Jessie M. Soga

From Wikipedia, the free encyclopedia
Jump to navigation Jump to search

Jessie Margaret Soga

LRAM
Born21 August 1870
Transkei Cape, South Africa
Died23 February 1954
Rottenrow, Glasgow, Scotland
EducationDollar Academy , Royal Academy of Music, London
OccupationContralto singer and music teacher
OrganizationWomen's Freedom League Women's Social and Political Union
Known forclassical singer and suffrage campaign organiser
ParentsFather Reverend Tiyo Soga Mother Janet Burnside female Christian missionary
Relativesone of 8 siblings: 5 brothers (one died at birth) and 3 sisters including Jotello Festiri Soga South African veterinary specialist

Jessie Margaret Soga, LRAM (21 August 1870[1][2] – 23 February 1954[3][4]) was a Xhosa/Scottish contralto singer, music teacher and suffragist. She was described as the only black suffrage campaigner based in Scotland.[5] Soga was a lead member of the Women's Freedom League in Glasgow and later joined the Women's Social and Political Union; but did not carry out militant activity, using her organisational skills and musical talent to raise funds.

Family and early life[edit]

Jessie Soga was the youngest daughter of Reverend Tiyo Soga (1831–1871), the first black South African minister to be ordained, who became a missionary and translator.[6] She was born in Tutura (Somerville) in Transkei, the Cape, South Africa, a year before her father's death in 1871.[7] Her mother was Scottish missionary Janet Burnside (1827–1903), who met her father when he was in Scotland whilst studying theology in Glasgow.[1] Her mother and siblings returned to Scotland when he died, and Jessie and all the other children went to school at Dollar Academy.[8]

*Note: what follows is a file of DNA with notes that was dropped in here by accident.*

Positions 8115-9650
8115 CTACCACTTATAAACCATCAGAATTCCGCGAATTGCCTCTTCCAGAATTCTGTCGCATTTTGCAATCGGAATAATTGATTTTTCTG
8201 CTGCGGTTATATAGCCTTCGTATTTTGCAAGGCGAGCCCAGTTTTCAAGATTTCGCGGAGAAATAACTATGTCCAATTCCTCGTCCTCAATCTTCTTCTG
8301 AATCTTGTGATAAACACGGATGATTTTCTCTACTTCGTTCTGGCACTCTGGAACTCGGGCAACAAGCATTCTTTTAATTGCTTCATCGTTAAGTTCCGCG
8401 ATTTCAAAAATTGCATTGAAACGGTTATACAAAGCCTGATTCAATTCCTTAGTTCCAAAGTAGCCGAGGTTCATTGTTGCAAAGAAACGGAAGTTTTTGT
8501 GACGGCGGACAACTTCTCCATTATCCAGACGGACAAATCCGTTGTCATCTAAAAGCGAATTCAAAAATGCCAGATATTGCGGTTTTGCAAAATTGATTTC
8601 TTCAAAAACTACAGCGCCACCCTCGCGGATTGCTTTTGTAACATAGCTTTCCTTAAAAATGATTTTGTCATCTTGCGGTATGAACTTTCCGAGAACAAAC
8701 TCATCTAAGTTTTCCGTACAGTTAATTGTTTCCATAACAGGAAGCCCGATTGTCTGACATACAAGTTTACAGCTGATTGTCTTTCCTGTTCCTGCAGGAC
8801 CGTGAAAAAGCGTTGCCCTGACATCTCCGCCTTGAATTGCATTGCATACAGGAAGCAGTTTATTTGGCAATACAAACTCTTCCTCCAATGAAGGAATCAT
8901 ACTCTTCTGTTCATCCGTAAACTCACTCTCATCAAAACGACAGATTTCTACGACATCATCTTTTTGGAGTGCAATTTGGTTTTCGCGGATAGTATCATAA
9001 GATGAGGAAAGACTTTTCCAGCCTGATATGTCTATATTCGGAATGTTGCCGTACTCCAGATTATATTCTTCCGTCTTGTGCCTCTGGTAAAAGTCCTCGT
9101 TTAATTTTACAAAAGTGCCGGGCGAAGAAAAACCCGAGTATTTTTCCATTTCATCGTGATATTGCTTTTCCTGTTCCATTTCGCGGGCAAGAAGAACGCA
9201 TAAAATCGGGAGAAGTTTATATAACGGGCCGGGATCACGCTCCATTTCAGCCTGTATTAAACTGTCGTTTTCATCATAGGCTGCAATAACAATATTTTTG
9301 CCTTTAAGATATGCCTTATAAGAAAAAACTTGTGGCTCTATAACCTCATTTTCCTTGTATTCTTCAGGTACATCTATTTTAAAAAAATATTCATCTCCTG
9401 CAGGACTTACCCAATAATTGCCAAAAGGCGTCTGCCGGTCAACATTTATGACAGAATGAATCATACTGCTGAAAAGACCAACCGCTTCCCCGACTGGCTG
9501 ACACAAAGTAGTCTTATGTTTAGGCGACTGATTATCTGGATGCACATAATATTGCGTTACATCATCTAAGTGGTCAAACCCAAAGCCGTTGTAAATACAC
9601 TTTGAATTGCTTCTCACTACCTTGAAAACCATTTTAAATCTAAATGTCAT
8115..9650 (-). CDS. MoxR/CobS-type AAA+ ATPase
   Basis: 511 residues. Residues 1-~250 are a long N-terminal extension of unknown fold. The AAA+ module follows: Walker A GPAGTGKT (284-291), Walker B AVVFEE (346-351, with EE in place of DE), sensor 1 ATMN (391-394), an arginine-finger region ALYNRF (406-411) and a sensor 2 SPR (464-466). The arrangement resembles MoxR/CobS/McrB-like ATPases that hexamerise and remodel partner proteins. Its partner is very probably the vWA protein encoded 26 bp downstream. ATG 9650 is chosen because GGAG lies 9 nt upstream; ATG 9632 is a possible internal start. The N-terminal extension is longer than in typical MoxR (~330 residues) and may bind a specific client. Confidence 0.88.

Dollar Academy - Playfair Building

She attended and had fees paid from 1879 to 1882.[9] In 1882, Jessie was commended in her sewing class,[10] ten years later took a course in 1892 at the Edinburgh School of Art and was awarded 2nd class level pass for Plant Drawing in Outline.[11] She was highly commended in the Girls Own Paper puzzle competition in 1897,[12] although she was already teaching singing, and performing by then, for example as soloist at the Kelvingrove United Presbyterian Choir's "very creditable performance" of The Wreck of the Hesperus,[13] and as soloist at Coatbridge Corporation Recitals.[14]